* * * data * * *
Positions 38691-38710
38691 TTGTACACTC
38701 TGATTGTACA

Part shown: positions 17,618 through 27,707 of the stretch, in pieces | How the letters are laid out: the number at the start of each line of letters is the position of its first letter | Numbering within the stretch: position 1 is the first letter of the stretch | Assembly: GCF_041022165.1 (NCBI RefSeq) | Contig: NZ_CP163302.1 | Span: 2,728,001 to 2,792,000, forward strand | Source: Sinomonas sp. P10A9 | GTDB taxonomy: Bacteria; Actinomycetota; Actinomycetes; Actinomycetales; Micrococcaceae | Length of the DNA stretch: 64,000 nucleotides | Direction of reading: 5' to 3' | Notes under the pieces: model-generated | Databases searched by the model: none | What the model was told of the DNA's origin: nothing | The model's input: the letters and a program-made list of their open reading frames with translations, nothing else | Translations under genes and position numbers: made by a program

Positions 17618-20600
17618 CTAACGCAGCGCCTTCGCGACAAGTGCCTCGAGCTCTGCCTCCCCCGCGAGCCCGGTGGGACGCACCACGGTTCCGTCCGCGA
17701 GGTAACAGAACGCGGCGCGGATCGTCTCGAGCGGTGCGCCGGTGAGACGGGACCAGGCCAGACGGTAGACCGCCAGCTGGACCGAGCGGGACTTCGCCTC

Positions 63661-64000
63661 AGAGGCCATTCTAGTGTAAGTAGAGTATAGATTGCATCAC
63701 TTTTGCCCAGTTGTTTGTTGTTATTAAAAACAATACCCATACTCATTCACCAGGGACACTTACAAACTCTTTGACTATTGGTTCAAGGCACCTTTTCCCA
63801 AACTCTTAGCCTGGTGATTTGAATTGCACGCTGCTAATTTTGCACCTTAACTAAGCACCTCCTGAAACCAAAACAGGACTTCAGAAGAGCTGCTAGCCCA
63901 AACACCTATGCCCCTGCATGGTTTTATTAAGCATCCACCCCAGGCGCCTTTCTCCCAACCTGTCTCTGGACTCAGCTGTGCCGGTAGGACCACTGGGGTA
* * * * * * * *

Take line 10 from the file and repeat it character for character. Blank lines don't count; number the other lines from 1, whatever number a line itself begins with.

63701 TTTTGCCCAGTTGTTTGTTGTTATTAAAAACAATACCCATACTCATTCACCAGGGACACTTACAAACTCTTTGACTATTGGTTCAAGGCACCTTTTCCCA